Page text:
In the southern section of the Skeleton Coast, the scenery is stark and desolate. Wide expanses of flat grey gravel reach the horizon where it shimmers and distorts from the heat of the earth. It’s impressive in its own inhospitable, bleak way.
The thick fog that often envelops this coast has claimed many ships. Over the centuries thousands have been stranded on the rocks and sandbars that stretch out into the sea and many sailors have met a watery grave. One of the best Skeleton Coast wrecks is not a ship at all but an oil rig. In the late ’60s and 70’s Ben du Preez and Jack Scott came looking for oil. Digging down to almost 1,700 meters, they found nothing, leaving a hunk of metal in the middle of the Skeleton desert.
The thousands of seals at the Cape Cross Seal Colony produce a cacophony of sound as they make their way to and from the sea to feed on hake, mackerel, and lanternfish. In November and December, the pups are born and the colony swells to around 200,000 becoming the largest cape fur seal breeding colony in the world.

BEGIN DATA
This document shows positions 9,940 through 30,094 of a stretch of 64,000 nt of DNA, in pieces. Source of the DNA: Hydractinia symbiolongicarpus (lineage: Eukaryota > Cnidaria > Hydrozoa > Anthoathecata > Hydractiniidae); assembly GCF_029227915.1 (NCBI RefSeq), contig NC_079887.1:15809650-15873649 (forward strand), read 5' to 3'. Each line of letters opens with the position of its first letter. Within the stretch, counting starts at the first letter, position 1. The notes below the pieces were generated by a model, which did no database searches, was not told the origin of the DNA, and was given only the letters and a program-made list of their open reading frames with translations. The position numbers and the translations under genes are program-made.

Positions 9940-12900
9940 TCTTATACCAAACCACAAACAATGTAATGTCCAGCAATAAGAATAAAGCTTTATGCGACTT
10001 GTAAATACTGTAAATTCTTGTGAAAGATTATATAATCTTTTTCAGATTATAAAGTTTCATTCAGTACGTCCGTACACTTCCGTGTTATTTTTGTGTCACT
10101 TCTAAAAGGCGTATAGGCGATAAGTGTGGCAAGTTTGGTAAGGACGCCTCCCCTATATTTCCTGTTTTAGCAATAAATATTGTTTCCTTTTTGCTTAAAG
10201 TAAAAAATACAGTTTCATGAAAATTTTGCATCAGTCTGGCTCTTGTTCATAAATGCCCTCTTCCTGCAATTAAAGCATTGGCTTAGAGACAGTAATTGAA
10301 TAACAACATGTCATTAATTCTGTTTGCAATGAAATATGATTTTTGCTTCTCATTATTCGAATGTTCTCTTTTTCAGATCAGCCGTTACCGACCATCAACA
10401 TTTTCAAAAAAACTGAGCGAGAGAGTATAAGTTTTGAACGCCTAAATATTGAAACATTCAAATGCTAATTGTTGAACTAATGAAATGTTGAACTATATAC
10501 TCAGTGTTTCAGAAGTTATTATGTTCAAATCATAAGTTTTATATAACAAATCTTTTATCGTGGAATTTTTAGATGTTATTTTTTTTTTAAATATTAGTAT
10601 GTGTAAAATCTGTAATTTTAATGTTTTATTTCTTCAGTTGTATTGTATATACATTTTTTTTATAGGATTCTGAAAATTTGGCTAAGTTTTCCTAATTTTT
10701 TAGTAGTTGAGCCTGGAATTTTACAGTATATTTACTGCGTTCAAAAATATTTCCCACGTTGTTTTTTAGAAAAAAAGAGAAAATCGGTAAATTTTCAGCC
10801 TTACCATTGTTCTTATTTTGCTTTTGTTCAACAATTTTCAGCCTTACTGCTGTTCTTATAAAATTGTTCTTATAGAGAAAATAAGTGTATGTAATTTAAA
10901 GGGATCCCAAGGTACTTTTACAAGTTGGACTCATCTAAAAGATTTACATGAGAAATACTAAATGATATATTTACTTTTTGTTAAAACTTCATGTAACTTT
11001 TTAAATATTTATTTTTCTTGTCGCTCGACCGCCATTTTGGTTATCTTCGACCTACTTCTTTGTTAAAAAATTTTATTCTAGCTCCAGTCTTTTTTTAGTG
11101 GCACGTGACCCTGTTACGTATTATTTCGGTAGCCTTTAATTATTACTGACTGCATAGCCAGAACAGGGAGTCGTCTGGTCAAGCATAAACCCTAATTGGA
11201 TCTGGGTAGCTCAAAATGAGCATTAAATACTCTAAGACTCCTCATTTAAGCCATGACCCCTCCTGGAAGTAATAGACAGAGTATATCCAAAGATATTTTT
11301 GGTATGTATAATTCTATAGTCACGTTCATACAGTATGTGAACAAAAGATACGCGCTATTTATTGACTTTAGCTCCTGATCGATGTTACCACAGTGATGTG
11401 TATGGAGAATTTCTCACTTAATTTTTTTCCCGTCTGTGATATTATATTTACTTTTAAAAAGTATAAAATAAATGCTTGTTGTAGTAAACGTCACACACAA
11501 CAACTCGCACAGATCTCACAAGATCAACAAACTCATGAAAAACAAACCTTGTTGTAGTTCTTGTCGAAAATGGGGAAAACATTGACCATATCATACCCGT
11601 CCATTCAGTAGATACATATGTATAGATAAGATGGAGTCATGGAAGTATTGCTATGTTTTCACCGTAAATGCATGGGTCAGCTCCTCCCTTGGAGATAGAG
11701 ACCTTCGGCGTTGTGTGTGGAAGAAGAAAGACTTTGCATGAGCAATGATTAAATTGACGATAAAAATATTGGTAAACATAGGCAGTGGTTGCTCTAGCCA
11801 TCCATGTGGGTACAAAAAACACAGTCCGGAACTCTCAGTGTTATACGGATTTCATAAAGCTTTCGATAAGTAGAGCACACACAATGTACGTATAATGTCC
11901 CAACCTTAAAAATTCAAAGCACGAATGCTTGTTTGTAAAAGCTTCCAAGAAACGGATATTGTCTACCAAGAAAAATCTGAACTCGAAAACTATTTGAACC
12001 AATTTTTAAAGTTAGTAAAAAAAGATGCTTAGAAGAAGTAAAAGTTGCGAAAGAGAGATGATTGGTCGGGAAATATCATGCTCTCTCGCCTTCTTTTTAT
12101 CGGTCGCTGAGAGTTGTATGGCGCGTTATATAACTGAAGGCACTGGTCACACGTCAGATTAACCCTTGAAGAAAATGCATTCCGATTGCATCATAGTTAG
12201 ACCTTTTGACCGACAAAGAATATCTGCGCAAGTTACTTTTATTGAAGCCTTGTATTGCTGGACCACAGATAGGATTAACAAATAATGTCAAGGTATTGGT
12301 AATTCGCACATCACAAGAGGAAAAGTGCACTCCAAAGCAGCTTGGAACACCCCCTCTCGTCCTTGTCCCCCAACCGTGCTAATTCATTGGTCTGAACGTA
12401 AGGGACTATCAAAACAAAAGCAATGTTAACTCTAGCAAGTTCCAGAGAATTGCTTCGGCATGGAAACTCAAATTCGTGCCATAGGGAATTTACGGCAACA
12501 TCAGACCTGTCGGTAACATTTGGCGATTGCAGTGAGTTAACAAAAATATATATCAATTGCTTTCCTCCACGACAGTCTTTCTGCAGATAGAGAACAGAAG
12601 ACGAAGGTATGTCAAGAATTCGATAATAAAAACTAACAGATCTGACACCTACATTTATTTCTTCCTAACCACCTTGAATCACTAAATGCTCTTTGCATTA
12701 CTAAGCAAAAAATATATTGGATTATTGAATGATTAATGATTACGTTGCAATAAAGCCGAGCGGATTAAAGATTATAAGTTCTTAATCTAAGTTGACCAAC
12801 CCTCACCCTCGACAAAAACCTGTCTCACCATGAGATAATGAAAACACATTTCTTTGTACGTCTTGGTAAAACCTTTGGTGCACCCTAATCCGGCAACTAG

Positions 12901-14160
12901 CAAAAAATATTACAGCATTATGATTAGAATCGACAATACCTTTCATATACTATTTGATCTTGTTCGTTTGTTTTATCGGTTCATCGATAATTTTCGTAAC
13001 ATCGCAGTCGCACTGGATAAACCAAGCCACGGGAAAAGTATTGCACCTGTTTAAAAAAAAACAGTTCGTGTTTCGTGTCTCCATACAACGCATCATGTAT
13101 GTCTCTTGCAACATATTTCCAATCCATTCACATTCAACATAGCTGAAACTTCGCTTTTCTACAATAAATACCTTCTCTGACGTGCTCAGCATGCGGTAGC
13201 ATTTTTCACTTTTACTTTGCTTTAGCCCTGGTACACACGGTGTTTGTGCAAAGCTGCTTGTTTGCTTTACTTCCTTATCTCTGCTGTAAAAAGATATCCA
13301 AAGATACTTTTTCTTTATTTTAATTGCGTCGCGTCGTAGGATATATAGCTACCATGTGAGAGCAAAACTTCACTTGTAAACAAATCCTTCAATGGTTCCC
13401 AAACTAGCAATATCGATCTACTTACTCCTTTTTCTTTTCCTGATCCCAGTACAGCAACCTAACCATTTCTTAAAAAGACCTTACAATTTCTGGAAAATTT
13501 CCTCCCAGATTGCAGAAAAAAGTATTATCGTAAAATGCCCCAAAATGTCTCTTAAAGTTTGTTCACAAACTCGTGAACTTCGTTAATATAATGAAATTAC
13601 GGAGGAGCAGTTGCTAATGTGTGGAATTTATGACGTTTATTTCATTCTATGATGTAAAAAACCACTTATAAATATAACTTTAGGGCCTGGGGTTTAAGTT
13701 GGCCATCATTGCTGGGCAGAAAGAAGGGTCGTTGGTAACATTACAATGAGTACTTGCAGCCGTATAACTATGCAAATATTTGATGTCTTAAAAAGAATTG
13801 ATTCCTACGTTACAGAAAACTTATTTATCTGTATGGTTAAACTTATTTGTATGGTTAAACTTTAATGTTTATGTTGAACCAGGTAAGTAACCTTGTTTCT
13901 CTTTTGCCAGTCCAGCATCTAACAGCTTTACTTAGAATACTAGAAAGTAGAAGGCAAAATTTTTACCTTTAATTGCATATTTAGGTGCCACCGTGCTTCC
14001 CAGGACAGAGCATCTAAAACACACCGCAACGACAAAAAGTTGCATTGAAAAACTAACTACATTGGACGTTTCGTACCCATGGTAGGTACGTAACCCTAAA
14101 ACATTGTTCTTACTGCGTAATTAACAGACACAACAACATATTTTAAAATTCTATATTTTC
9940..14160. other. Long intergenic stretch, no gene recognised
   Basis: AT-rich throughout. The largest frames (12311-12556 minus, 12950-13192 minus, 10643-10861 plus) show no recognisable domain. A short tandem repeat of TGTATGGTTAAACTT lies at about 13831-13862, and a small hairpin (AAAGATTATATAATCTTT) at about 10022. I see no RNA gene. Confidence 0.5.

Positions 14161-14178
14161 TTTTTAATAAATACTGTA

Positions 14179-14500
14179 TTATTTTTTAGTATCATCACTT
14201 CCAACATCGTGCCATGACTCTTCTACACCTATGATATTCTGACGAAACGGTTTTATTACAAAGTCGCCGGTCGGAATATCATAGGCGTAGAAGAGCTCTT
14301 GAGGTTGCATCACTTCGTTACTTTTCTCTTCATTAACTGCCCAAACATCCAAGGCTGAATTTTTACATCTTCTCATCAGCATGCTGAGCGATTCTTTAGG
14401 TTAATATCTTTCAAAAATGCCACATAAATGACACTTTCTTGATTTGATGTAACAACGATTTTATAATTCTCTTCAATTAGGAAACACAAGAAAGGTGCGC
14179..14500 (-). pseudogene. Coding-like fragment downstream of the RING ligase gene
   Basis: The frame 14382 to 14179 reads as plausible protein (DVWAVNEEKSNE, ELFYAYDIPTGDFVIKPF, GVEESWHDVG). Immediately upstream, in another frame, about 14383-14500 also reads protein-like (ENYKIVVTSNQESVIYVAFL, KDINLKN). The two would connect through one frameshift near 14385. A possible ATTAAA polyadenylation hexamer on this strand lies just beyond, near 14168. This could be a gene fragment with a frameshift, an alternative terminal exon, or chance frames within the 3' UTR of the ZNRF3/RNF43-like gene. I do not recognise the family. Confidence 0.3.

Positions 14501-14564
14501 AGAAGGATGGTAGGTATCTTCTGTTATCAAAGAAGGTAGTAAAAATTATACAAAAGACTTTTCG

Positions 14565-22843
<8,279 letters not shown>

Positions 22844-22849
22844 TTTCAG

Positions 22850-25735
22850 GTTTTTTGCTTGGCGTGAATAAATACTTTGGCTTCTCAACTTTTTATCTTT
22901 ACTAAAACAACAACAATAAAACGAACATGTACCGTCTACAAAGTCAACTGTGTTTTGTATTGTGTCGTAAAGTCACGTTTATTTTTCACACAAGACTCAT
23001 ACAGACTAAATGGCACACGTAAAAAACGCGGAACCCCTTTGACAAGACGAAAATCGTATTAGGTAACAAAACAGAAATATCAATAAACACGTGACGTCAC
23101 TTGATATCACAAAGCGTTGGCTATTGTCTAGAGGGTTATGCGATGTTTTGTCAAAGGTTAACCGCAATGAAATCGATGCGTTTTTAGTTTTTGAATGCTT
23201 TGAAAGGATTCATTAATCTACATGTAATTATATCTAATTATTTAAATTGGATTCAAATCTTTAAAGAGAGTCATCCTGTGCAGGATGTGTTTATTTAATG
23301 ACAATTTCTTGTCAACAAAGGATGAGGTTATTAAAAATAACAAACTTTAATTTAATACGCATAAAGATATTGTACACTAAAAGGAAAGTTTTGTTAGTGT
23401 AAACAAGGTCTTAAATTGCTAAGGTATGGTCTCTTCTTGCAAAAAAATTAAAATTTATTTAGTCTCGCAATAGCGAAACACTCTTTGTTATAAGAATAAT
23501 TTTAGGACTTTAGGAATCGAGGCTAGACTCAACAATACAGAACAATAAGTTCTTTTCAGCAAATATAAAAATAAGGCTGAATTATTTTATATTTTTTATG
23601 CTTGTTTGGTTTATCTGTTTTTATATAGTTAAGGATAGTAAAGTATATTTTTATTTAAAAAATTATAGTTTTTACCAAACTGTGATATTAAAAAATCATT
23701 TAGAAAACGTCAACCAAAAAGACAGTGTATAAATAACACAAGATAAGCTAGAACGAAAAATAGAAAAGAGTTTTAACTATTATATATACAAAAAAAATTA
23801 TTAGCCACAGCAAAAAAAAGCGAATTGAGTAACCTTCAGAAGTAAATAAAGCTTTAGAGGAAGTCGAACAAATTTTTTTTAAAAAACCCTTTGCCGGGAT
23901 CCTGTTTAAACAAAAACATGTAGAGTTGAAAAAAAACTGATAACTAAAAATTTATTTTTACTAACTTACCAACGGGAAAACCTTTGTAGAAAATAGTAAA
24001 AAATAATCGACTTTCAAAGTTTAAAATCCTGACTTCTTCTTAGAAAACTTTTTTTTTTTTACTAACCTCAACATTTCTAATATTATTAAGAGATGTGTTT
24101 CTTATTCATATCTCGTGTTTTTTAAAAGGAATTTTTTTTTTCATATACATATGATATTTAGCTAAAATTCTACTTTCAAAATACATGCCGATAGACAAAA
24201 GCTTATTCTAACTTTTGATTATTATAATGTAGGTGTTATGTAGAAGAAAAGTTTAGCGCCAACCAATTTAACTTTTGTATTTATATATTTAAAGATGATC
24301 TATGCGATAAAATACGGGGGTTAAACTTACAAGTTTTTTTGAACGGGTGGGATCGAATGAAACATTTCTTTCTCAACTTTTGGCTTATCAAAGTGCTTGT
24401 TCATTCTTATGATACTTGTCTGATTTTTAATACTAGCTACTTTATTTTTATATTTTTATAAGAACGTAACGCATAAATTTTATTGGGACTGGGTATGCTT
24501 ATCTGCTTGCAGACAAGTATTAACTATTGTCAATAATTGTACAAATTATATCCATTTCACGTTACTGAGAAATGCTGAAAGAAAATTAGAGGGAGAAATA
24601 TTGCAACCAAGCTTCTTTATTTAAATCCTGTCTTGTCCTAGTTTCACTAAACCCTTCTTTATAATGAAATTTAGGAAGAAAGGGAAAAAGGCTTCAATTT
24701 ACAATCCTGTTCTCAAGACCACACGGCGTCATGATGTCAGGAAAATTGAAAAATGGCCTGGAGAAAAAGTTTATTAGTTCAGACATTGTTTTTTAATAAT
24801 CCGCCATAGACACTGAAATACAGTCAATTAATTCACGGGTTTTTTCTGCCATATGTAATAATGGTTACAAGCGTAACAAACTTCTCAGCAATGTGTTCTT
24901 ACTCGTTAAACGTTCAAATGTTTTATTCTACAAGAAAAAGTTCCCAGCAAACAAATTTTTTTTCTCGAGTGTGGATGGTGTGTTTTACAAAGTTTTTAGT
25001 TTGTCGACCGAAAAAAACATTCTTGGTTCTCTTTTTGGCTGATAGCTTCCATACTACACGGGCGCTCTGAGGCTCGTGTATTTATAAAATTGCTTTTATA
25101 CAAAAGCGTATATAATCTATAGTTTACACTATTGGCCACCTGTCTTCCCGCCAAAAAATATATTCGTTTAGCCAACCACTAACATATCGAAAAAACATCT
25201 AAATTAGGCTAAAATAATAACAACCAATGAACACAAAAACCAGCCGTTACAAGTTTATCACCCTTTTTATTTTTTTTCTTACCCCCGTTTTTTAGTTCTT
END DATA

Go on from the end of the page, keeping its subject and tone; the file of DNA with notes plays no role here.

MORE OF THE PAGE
Terrace Bay Resort is the end of the road for a road trip on the Skeleton Coast. It’s a desolate place with a handful of small huts sitting on grey gravel looking out to the Atlantic Ocean. It’s peaceful and about as remote as it gets. Fishermen from up and down the Namibian coast use Terrace Bay as their storage point for their catch and somewhere to sleep on their long trips away from home.
The restaurant at the resort is decorated with messages from previous guests, scribbled on the wall from floor to ceiling. After dinner, the fishermen make the rounds, going table by table to say hello to all the guests, in at least 3 different languages.
According to the Internet